Iridium generates CoffeeScript and SCSS (or SASS) by default. You
can also use Less by modifying the
Assetfile. Vanilla CSS and
Iridium implements a simple solution for module support. It does not
use CommonJS or any other more complex solution. It uses
minispade to wrap source files
in named functions. Simply
require the name of the file where you
Handlebars is the only supported templating language. This is an opinionated choice. Only supporting handlebars enables complete integration. Individual and inline templates are precompiled.
Iridium has two pipelines: one for application code and
one for test code. All the test code is compiled down to
You can open
test.html in any browser. It is also framework
agnostic. PhantomJS is also supported. Running
tests.html in PhantomJS and reports results (all headless).
The PhantomJS runner works with QUnit and Jasmine.
Iridium is "refresh" friendly. Edit your source files and hit refresh
in your browser. There is a bundled development server as well. Run
iridium server to start developing.
The initially generated project is framework agnostic. Skeletons
support common frameworks. Skeletons come in as generators from
engines. There is only one engine at this time: iridium-ember.
iridium g ember:application. You can write your
own skeleton by writing an engine and defining generators.
Vendored code is treated differently then application code. Vendored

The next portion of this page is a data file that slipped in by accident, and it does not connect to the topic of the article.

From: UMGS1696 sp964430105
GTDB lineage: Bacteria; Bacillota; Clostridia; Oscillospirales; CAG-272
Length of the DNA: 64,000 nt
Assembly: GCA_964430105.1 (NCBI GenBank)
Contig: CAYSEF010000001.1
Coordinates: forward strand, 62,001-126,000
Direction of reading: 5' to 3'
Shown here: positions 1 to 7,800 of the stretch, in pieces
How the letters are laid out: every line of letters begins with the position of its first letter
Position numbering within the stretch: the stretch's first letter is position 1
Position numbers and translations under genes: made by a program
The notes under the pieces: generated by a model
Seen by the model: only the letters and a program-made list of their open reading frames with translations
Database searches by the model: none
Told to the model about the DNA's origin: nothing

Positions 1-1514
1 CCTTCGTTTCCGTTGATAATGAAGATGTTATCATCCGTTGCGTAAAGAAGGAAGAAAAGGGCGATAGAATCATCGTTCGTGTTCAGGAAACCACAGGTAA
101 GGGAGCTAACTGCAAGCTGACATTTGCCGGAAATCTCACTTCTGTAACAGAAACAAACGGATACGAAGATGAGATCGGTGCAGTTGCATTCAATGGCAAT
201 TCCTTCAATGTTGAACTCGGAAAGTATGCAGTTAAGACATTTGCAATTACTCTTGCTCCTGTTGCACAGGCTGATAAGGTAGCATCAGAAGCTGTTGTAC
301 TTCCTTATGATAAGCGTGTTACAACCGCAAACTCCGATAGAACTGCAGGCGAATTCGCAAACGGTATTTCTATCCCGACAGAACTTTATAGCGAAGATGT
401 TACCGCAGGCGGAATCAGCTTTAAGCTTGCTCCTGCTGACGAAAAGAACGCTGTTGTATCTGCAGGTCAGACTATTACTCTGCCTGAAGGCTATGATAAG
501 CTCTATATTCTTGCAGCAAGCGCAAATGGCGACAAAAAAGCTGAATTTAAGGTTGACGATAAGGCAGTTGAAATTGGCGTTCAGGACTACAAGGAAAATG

code is not wrapped in modules. It is simply available. There are
specified. All the vendored code is inserted above application code
in the final
Iridium does not support package management in anyway. If you want to
update jQuery/Ember/Handlebars/etc simply replace the file in
via an engine.
Iridium supports multiple environments: development, test, and
production. Compiling in the production environment is deployment
Individual and inline Handlebars templates are precompiled. A HTML5
cache manifest is also generated. All files are compiled into the
site/ directory. You can simply put this directory on your
web server. Iridium also includes a production ready rack server.
Applications can be deployed to Heroku for free right out of the box.
The production server will also handle caching correctly so users only
download the code when it changes (via the cache manifest and HTTP
be integrated into CI.
Sometimes it's easier to know what's not good instead of what is. I
think this way about Yeoman. Yeoman is built on top of Grunt. This is
a problem. Writing and maintain
Grunfiles is a pain. Installing
plugins also requires configuration. Doing this for every plugin is
The package management is nice, but what does it really add? How often are you managing dependencies? Is it really nicer than simply downloading the individual files? Bower does not support all use cases. Packages that have to built do not work. Ember-Data is a perfect example.
Overall it seems that Yeoman does not have great developer ergonomics. It doesn't support a templating language out of the box. All in all, Yeoman feels like a thin wrapper around grunt. I recommend you look at other options before using Yeoman.
Brunch and Iridium are much better options. Brunch is very fast and
and opinonated. Brunch' default stack is optimized for Backbone. This
is easily solved by using a different generator. Ember developers will
have no problem with Brunch. Brunch does not use Grunt. This is a
wonderful choice. Brunch plugins configure themselves. Place your
package.json and go to work. There is minimal
configuration. Developing with Brunch was a pleasant experience.
Iridium is another excellent choice. Iridium uses some of Rail's best ideas. Convention of configuration is the biggest one. Developers will do little or no configuration to get started. It's a full stack solution. Iridium supports TDD, compilation, and deployment right of the box.
Here are links to get you started:
— Adam Hawkins